“Tour­ing is one of the few ar­eas that is still prof­itable, but our anec­do­tal ev­i­dence sug­gests that bands have thought about the chang­ing land­scape,” she says. “They are not do­ing as much fly­ing, are us­ing boats and trains and are on the road for longer pe­ri­ods. We find that more bands are visit­ing Gal­way and Lim­er­ick be­cause once they are in Ire­land, they don't want to miss

any op­por­tu­ni­ties, which ben­e­fits fans and lo­cal bands that sup­port them.” Dor­gan also doesn’t be­lieve it will be­come pro­hib­i­tively ex­pen­sive for a band to come to Ire­land “if a booker wants them badly enough”.

Oisín Cogh­lan be­lieves one so­lu­tion is for big acts to play city-cen­tre venues where trans­port is not such a big is­sue. He cites Croke Park as a large-scale venue that con­cert-go­ers can eas­ily ac­cess by pub­lic trans­port. “It’s an ex­am­ple of Friends of the Earth’s pol­icy of find­ing a way to do some­thing by pol­lut­ing less,” he says.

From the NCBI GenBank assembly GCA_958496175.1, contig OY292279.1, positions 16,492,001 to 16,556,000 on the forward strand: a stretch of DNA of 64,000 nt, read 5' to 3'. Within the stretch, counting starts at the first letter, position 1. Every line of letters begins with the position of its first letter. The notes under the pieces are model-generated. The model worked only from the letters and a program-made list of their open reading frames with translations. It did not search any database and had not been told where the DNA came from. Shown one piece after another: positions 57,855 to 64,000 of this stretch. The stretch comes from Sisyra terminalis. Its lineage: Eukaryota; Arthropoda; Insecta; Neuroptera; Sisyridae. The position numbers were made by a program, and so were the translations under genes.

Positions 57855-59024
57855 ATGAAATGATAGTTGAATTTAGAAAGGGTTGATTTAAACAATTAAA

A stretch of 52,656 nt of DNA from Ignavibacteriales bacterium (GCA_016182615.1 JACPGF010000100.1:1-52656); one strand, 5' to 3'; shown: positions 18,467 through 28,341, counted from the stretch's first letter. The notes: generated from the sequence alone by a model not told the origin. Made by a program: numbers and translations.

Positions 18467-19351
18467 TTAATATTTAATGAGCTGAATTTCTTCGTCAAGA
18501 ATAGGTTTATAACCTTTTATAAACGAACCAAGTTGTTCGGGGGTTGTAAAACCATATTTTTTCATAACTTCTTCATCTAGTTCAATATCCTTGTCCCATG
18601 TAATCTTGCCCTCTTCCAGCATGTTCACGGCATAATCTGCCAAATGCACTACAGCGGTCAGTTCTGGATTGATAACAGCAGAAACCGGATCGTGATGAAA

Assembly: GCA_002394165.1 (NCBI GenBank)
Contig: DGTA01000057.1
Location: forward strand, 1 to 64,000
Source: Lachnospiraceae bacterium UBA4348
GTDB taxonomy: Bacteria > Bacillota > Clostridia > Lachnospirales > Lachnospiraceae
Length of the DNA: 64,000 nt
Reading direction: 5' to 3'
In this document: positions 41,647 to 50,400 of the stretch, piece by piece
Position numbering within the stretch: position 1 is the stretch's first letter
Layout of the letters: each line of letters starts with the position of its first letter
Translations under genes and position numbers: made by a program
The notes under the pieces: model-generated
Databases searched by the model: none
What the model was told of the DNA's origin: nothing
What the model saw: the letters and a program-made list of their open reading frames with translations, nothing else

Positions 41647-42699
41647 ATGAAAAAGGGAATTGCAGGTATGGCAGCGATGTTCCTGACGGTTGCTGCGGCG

De­clan Forde says cli­mate change does not af­fect his “day-to-day” gigs in Craw­daddy, but he has no­ticed a grow­ing aware­ness about the is­sue in the in­dus­try. How­ever, he be­lieves that the mu­sic in­dus­try’s busi­ness model will merely adapt, like other in­dus­tries, to the chal­lenges that cli­mate change presents. “The in­dus­try is in a state of flux any­way and it’s an ex­cit­ing time.” One of Pod’s flag­ship events is the an­nual Elec­tric Pic­nic fes­ti­val in Strad­bally, Co Laois. While it has some way to go be­fore it can em­u­late the 225,0000-ca­pac­ity Pa­leo fes­ti­val in Switzer­land, which is pow­ered en­tirely by re­new­able en­ergy, last year’s Elec­tric Pic­nic in­tro­duced a range of eco-friendly ini­tia­tives, in­clud­ing re- cy­cling over 7,500kg of rub­bish. Forde agrees that the ben­e­fi­cial ef­fect to the en­vi­ron­ment may have been min­i­mal, but it none­the­less “sent out the right mes­sage to the peo­ple who went to the fes­ti­val”.